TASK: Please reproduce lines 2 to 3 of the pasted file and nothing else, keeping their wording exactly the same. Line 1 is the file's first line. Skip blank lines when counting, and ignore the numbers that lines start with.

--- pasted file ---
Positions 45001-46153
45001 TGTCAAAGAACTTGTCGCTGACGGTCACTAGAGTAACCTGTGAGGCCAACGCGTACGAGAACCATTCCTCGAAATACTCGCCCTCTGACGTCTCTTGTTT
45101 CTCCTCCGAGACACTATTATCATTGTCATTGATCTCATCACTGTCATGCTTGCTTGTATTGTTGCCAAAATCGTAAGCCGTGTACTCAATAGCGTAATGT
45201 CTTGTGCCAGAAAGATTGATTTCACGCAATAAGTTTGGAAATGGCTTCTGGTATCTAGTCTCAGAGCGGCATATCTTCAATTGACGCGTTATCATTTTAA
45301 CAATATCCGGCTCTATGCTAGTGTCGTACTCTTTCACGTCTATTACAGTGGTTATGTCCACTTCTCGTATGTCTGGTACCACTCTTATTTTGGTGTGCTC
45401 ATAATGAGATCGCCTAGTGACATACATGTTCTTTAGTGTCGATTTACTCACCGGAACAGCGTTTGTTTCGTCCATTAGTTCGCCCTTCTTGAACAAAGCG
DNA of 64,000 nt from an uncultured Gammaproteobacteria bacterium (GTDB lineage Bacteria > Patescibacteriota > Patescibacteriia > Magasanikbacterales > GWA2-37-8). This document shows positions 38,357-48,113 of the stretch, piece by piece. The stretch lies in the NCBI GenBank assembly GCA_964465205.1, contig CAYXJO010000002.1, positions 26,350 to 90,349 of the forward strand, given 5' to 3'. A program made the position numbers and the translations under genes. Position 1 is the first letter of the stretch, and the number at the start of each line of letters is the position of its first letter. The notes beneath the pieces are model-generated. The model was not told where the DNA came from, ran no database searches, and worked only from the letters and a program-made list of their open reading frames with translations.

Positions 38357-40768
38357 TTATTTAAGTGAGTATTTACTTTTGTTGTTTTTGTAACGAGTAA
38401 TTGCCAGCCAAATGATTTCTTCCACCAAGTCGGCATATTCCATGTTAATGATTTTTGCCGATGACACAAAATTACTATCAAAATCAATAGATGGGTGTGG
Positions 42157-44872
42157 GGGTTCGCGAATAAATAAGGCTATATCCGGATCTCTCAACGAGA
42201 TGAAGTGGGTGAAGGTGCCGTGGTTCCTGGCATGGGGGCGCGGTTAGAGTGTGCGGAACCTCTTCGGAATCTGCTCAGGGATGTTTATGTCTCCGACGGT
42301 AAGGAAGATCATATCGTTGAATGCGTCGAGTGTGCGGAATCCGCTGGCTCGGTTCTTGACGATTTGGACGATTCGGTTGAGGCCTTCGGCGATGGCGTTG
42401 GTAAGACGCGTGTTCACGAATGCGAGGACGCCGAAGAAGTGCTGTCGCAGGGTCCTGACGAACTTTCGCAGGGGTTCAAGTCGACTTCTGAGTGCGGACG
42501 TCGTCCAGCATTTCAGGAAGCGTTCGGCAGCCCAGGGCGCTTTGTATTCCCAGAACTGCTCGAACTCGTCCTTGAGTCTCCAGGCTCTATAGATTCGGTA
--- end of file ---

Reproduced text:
45001 TGTCAAAGAACTTGTCGCTGACGGTCACTAGAGTAACCTGTGAGGCCAACGCGTACGAGAACCATTCCTCGAAATACTCGCCCTCTGACGTCTCTTGTTT
45101 CTCCTCCGAGACACTATTATCATTGTCATTGATCTCATCACTGTCATGCTTGCTTGTATTGTTGCCAAAATCGTAAGCCGTGTACTCAATAGCGTAATGT